In a blow not only to Airbnb but to supporters of the Communications Decency Act generally, on November 8, 2016, a federal judge rejected Airbnb’s bid for a preliminary injunction enjoining the City and County of San Francisco from enforcing a new law which made it a misdemeanor for services such as Airbnb and Homeaway to collect a fee for posting a listing not registered with the city. In a sharp departure from a long line of decisions broadly construing CDA immunity, Judge Donato rejected Airbnb’s argument that the law penalized Airbnb for publishing third party content and effectively compelled Airbnb to police its listings and remove offending content. In a statement that stretches the bounds of logic, Judge Donato held that plaintiffs are “perfectly free to publish any listing they get from a host and to collect fees for doing so — whether the unit is lawfully registered or not,” because the law holds plaintiffs liable “only for their own conduct, namely for providing, and collecting a fee for, Booking Services in connection with an unregistered unit.” Judge Donato’s ruling was particularly surprising given that Airbnb’s position was supported by briefs from well-known experts on the CDA, including the Electronic Frontier Foundation, the Center for Democracy and Technology, and respected law professors, Eric Goldman and Eugene Volokh. Although the decision is unlikely to survive on appeal if the case gets that far, for now the decision has blown a huge hole in CDA immunity and dimmed Airbnb’s prospects for avoiding compliance.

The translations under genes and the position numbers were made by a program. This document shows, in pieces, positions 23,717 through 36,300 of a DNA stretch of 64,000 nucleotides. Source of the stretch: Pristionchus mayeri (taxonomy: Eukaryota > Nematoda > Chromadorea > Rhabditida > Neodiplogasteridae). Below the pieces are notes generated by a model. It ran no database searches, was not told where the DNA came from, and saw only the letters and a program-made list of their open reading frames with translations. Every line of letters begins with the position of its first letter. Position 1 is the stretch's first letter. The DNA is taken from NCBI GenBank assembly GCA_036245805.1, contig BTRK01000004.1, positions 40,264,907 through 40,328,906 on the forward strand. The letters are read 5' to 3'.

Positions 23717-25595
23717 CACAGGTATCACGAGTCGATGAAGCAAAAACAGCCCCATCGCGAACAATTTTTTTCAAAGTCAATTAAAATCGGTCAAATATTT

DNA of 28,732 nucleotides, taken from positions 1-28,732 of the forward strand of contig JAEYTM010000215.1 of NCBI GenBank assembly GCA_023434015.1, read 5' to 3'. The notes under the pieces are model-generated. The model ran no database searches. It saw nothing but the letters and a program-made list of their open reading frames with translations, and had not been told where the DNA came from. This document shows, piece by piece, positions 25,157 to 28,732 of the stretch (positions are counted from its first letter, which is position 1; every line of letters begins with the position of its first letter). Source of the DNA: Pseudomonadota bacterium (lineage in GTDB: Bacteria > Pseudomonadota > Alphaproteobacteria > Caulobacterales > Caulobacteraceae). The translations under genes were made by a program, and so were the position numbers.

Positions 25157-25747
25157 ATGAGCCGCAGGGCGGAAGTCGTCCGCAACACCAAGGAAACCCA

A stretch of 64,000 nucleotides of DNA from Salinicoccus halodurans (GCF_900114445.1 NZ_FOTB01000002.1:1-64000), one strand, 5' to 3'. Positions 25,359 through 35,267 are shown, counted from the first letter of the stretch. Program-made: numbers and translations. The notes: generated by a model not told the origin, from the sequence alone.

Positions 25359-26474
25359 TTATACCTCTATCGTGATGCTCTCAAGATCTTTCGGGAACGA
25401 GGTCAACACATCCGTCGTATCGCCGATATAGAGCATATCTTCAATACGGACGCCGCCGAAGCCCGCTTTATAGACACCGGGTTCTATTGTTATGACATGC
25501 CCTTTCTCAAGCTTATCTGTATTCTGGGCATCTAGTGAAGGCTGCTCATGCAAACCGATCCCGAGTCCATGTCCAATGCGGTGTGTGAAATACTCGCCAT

Faced with a bitterly disappointing ruling, and with the Board of Supervisors considering a new proposal to limit rentals even more severely by imposing a 60 day per year cap on rentals, on November 14, 2016, Airbnb announced that it had decided to comply with the SF law as part of a mandatory registration system it would craft in cooperation with the city.
The new more conciliatory approach seems to be paying off. On December 8, Mayor Ed Lee vetoed new legislation passed by the Board of Supervisor’s that would have capped rentals at 60 days per year,stating that the new law would make enforcement more difficult and less effective and result in even more illegal rental units.